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Rain in the middle of harvest isn't typically a word you like to hear, but for this Okie—it is heaven.

Last week meteorologists were predicting a 10 to 60 percent chance of rain, and no two weather stations predicted the same forecast. Keeping an eye on the weather was not our priority, but the rain obviously came.

Big storm rollin' in

Dusk before the Storm

Last pass before the rain
This was the last round we had to take to finish the field, and it was just in time!

Wheat harvest for Misener Family Harvesters has officially started and it sure didn't take long to get back into the swing of things.

Yesterday we drove three combines, tractor and grain cart, and two semis to our first stop on the 2012 trail. We started south of Elk City, Okla., and cut around 160 acres. Not too bad for our first day. The wheat averaged about 11 percent moisture, 61 pound test weight, and around 30 to 35 bushels per acre. Compared to last year, the wheat is considerably better, like night and day.

Our First Day!
Dan took this picture yesterday. The farmer is right behind us with the tractor working the field.

Harvest hasn't quite started for the Misener Family, so we're keeping busy with things around the shop. Some of the things we're doing is inspecting our combines, tightening chains and belts, doing some preventative maintenance by changing bearings that are nearly worn out, and cleaning cabs. Some might find this a little tedious, but this is the kind of work that keeps us running in the fields when harvest is in full bloom. No breakdowns in the fields means more wheat we can cut in a shorter amount of time. Not only do we appreciate this, but our customers appreciate it even more. It's nice to know your whole livelihood is gathered up and no longer sitting in the vulnerable field. 

The Miseners have been very busy since my last post in December and I have some catching up to do!

Nothing has really changed for us because we're still up and down the roads. After we made the long haul home after the 2011 fall harvest we took a well deserved vacation to Montana to spend the holidays with my grandparents. We also headed to Grand Island, Neb., for the U.S. Custom Harvesters Annual Convention. We had a chance to see and catch up with our fellow harvesters.

Seven months ago my family and I left Elk City, Okla. to start our 2011 harvest season. It seems as if we should still be prepping for the long trip north, but instead I find myself trying to summarize the 2011 harvest and it is more difficult than I expected. I could say it was the best year ever, or that it was the worst - but I won't say either.

This year was, shall I say, interesting. It was stuck in the middle.

Soybean harvest went well, and the fire was our only difficulty. The 2011 corn harvest was no unlike soybeans and had its own difficulties.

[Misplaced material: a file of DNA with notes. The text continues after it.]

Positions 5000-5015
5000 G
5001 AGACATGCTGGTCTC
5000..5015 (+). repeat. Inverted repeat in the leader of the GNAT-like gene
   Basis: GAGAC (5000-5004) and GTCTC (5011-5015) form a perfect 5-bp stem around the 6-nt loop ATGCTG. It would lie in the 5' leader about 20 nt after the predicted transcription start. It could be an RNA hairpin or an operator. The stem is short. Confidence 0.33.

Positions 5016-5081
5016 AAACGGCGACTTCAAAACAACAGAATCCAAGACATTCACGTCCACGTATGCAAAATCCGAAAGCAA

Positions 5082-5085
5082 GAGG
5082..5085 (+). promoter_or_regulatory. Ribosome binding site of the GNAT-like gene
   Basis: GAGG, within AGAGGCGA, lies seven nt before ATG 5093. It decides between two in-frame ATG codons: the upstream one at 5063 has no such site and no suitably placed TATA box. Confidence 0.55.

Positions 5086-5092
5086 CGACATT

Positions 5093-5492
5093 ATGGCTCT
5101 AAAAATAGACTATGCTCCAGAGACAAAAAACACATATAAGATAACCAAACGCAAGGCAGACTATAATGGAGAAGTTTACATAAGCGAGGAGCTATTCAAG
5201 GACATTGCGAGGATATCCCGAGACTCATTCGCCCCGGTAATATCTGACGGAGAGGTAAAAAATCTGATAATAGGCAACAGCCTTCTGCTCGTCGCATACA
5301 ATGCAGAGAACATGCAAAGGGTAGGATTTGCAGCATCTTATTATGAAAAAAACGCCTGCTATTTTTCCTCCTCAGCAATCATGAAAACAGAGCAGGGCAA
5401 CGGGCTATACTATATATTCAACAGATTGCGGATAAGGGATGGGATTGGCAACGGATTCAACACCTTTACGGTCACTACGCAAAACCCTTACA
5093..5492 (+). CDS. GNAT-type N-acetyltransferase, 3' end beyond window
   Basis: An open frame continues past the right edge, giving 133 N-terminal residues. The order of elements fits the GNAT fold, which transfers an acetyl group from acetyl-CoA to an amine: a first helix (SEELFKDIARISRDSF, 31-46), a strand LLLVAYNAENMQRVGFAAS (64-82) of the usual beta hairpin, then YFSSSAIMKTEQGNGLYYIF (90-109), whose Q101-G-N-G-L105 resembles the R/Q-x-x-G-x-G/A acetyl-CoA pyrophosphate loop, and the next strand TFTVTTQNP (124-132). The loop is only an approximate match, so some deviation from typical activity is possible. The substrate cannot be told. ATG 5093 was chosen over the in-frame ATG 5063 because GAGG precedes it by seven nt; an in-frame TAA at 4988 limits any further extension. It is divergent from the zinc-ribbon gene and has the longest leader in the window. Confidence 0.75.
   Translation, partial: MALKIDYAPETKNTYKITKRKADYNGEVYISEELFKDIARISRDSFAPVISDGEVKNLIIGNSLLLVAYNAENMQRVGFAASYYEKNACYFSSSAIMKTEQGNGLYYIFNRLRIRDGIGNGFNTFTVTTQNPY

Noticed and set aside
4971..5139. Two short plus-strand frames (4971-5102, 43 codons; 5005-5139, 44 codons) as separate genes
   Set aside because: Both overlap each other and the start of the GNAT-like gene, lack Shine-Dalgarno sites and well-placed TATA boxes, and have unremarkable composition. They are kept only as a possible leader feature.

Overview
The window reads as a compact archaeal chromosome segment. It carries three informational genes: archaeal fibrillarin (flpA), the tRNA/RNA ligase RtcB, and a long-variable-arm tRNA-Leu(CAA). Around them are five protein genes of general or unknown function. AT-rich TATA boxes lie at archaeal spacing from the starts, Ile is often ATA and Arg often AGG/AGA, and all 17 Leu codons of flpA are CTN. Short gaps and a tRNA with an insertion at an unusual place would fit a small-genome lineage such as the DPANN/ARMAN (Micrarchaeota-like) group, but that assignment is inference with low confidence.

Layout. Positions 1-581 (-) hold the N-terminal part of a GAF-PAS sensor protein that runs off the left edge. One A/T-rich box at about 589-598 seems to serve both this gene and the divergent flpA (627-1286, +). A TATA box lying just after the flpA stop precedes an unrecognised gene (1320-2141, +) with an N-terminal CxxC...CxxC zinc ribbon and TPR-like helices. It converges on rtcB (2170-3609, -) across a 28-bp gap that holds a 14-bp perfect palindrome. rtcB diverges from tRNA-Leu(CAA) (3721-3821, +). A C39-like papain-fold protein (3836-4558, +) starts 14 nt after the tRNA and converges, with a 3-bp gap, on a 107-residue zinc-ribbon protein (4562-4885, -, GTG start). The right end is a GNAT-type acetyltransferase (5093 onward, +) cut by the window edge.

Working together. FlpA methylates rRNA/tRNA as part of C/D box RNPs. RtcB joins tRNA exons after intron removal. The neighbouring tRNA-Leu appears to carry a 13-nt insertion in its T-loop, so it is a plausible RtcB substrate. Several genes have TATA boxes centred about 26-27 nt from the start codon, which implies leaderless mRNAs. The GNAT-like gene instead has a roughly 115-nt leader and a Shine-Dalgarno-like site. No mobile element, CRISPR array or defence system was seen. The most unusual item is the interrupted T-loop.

In August a few storms went through with very high winds and heavy rain. This type of weather flattens smaller fall crops that are in their growing stages, and unfortunately once flat always flat. Corn cannot just spring back up. We spent our corn harvest picking up corn that was on the ground. In my opinion, weather wasn't the only factor - and the variety may have played a roll. I say this after seeing a field where two varieties were planted in one field flopping from one pass to the next. One variety was completely flat, the other was not. I suppose the one variety was not able to withstand the fierce weather conditions.

It has been super busy around the Misener Family household, and I can't believe how the time flies. Fall harvest has come and gone. The last time I updated you all we were kicking off fall harvest, but today I can officially say that the 2011 harvest season has come to a close. It's a bittersweet ending.

I wanted to share a few fall harvest stories, since this harvest was not without difficulties. My combine caught fire on the last day of cutting when chaff build up met a hot hydraulic line. It was dry, and windy so even a small fire can be bad. We had been taking precautions to avoid fires by blowing the excess chaff from the machine, but it apparently wasn't enough. Dan, Joel, Lee and I fought the fire as best we could and emptied all the extinguishers we had, but it wasn't enough. The 40 mile per hour wind helped this fire get out of control fast. The fire department did get called and while we waited for them we fought the fire with one shovel and our feet.

Fall harvest has started for the Misener family! We are on day three of cutting and the soybeans are looking good. We do see green stalks here and there, but we're running through the acres nicely.

My Aunt Sonja and cousin Lee have joined us to help out. Sonja is running one of our combines, and has in the past. Lee was here for a couple days before going back and will come back next week when he can get off work. We really do appreciate all their hard work, and of course we love spending time with them.

Here's a few photos from our last three days.

emma_rockrapidssoybeanharvest
The first field of beans in 2011. Dan is setting the combine to soybeans. The combine has a particular setting that is different from wheat because the seeds are different sizes. Finding those setting can be a challenge.

We've been staying right on our farmer's place in Rock Rapids. It's in the country and we're parked right next to fields of corn and soybeans. These particular fields aren't what we'll be harvesting, but it will give you an idea how close harvest is getting.

It's likely we'll be done with our soybean harvest before we get to the corn. Dan thinks we should be able to harvest at least by the end of the week, but I think we'll be testing as early as tomorrow. We are crossing out fingers and hope that we will be harvesting soon and that it will be just as good as last year. Let's just hope the weather stays nice. Fall harvest will be complete before we know it.